Solomon Says: "Sales is influence for the purpose of commerce, leadership is influence for the purpose of growing others, both are forms of self-actualization."
Often when I speak to a room full of sales people I ask the question, “When I say the word sales person, who is the first person you think of?” Invariably the answer is Used Car Salesperson. That speaks volumes to the misunderstanding many of us have to the real role and heroism of sales professionals. While you are laughing silently at me to yourself for presuming sales people are heroic, let me take a moment and make a few arguments on my behalf. Then if you see no worth in what I am saying, you are free to throw rotten tomatoes at me, because I am at heart, a sales man.
First to even begin considering the role of heroic we will want to be on the same page about what a hero is. Every great and admired hero in our minds is simply people who have overcome great adversity to achieve an objective, usually one supporting a greater good than the hero alone. George Washington crossed the Delaware River to fight for and win the right to create a democracy. Abraham Lincoln fought a Civil War for the right to recognize slaves as free men and our soldiers face death and dismemberment to protect our freedom with their very lives if required.
Do sales people create democracy or fight civil wars? Well, sort of. The battle within the heart of a sales person can rage pretty heavily with many never even knowing it is happening. It is far more than the fear of rejection we commonly think. It includes every fear we have ever learned in our entire lives of not being “good enough” in one way or another and control of that fear goes to strangers.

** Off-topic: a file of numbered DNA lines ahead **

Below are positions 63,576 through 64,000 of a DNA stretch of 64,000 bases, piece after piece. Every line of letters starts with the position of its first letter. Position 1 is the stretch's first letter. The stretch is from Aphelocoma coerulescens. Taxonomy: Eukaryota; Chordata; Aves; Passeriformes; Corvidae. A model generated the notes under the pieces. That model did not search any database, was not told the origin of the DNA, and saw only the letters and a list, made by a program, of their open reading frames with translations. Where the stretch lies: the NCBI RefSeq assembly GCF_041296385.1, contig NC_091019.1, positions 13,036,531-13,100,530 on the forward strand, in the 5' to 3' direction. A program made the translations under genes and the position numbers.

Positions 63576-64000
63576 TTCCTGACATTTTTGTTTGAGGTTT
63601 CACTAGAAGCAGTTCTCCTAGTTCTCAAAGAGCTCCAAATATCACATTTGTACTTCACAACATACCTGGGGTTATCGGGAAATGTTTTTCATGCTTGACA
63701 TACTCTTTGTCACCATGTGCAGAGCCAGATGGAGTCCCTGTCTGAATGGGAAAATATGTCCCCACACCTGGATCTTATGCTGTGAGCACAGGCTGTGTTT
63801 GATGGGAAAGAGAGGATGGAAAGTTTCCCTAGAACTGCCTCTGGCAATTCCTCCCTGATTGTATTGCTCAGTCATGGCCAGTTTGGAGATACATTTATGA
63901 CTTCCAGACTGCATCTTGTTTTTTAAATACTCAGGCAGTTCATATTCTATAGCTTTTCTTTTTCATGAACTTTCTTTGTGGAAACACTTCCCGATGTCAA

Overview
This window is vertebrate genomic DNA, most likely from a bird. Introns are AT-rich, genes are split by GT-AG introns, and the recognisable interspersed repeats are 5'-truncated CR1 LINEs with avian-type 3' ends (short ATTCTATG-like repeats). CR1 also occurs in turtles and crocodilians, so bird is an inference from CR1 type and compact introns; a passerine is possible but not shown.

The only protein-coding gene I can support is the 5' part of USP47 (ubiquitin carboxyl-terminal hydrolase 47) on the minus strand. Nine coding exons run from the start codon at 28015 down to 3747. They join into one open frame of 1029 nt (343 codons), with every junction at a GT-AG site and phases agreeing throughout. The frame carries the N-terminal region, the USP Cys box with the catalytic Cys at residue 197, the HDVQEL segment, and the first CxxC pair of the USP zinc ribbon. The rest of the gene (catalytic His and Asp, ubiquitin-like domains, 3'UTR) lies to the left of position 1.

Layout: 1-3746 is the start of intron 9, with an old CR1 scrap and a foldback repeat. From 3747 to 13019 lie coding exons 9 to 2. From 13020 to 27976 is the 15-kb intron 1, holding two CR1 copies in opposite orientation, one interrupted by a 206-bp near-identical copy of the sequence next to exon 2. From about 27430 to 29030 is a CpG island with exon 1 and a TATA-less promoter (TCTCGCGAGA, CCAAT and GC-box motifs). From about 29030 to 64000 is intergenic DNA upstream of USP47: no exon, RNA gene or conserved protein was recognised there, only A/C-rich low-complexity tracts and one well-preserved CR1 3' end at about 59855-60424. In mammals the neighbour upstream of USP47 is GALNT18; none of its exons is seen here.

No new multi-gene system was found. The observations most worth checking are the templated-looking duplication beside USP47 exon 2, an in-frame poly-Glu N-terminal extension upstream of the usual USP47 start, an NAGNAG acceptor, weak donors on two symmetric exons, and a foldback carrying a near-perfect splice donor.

When I was young, I would talk to about anyone simply walking up and saying hi. My mom would get annoyed and pull me aside telling me not to do that. “We don’t talk to strangers!” She would say, just before telling me I was probably annoying that man. If you were like me, you were probably curious about your family’s income level. Well, in true sales fashion, I simply asked my dad. “Men never talk about their money to other men,” he would say. Walking away hurt and still curious I would talk to my siblings. Their response was often, “quit making a pest of yourself.” These of course became life lessons the way they do for all children. The way they do for all children including the ones who grow up to become sales people.
Years later when my dad invested in a company that provided computer timesharing to other Doctor’s he asked me to be his sales person for the company. On the first day of the new job he invited me into his office and gave me the greatest pep talk that a Physician with absolutely no sales experience ever could. He said “Son, I want you to go out there and make a pest of yourself, talking to a bunch of strangers about their money.” The civil war in my heart about what I had to do to succeed and how wrong it was for me to do those things was huge. Every sales professional is filled with that kind of conflict and it is only a matter of time before a prospect pushes that button.
The real heroism any person experiences is when they look straight into the face of fear and carry on anyway. Sales people by the nature of their job, which is about making change happen face their own fears, every day, pretty much more than any other occupation. Next time you see a sales person, hug 'em. It may not really look like it but you've hugged a hero!
Michael D Goodman